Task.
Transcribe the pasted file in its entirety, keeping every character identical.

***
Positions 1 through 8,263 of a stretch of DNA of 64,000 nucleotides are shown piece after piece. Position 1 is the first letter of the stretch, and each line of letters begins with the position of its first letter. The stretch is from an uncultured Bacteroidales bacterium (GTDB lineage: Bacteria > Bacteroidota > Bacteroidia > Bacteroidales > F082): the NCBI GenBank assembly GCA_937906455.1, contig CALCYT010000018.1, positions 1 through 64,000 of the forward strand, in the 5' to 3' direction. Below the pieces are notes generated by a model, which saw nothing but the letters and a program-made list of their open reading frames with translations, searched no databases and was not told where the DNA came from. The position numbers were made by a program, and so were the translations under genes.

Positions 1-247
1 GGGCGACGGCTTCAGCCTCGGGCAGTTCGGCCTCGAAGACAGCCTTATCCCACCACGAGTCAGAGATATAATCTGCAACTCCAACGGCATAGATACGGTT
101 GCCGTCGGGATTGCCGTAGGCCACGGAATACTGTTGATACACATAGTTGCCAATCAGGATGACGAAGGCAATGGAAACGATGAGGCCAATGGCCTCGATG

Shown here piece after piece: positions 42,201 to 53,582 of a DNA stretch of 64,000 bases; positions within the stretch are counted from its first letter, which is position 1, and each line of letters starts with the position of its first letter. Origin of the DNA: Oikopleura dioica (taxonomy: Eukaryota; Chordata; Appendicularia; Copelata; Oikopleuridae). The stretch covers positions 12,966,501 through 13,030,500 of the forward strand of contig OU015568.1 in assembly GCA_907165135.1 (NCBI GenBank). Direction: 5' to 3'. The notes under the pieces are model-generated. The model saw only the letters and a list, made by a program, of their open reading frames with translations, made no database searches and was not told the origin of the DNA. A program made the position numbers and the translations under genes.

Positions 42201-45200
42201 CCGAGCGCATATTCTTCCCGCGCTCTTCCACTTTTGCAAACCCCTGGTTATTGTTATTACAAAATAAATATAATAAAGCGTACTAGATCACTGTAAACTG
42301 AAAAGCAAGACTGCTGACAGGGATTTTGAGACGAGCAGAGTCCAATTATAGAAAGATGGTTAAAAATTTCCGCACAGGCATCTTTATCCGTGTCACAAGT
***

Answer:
Positions 1 through 8,263 of a stretch of DNA of 64,000 nucleotides are shown piece after piece. Position 1 is the first letter of the stretch, and each line of letters begins with the position of its first letter. The stretch is from an uncultured Bacteroidales bacterium (GTDB lineage: Bacteria > Bacteroidota > Bacteroidia > Bacteroidales > F082): the NCBI GenBank assembly GCA_937906455.1, contig CALCYT010000018.1, positions 1 through 64,000 of the forward strand, in the 5' to 3' direction. Below the pieces are notes generated by a model, which saw nothing but the letters and a program-made list of their open reading frames with translations, searched no databases and was not told where the DNA came from. The position numbers were made by a program, and so were the translations under genes.

Positions 1-247
1 GGGCGACGGCTTCAGCCTCGGGCAGTTCGGCCTCGAAGACAGCCTTATCCCACCACGAGTCAGAGATATAATCTGCAACTCCAACGGCATAGATACGGTT
101 GCCGTCGGGATTGCCGTAGGCCACGGAATACTGTTGATACACATAGTTGCCAATCAGGATGACGAAGGCAATGGAAACGATGAGGCCAATGGCCTCGATG

Shown here piece after piece: positions 42,201 to 53,582 of a DNA stretch of 64,000 bases; positions within the stretch are counted from its first letter, which is position 1, and each line of letters starts with the position of its first letter. Origin of the DNA: Oikopleura dioica (taxonomy: Eukaryota; Chordata; Appendicularia; Copelata; Oikopleuridae). The stretch covers positions 12,966,501 through 13,030,500 of the forward strand of contig OU015568.1 in assembly GCA_907165135.1 (NCBI GenBank). Direction: 5' to 3'. The notes under the pieces are model-generated. The model saw only the letters and a list, made by a program, of their open reading frames with translations, made no database searches and was not told the origin of the DNA. A program made the position numbers and the translations under genes.

Positions 42201-45200
42201 CCGAGCGCATATTCTTCCCGCGCTCTTCCACTTTTGCAAACCCCTGGTTATTGTTATTACAAAATAAATATAATAAAGCGTACTAGATCACTGTAAACTG
42301 AAAAGCAAGACTGCTGACAGGGATTTTGAGACGAGCAGAGTCCAATTATAGAAAGATGGTTAAAAATTTCCGCACAGGCATCTTTATCCGTGTCACAAGT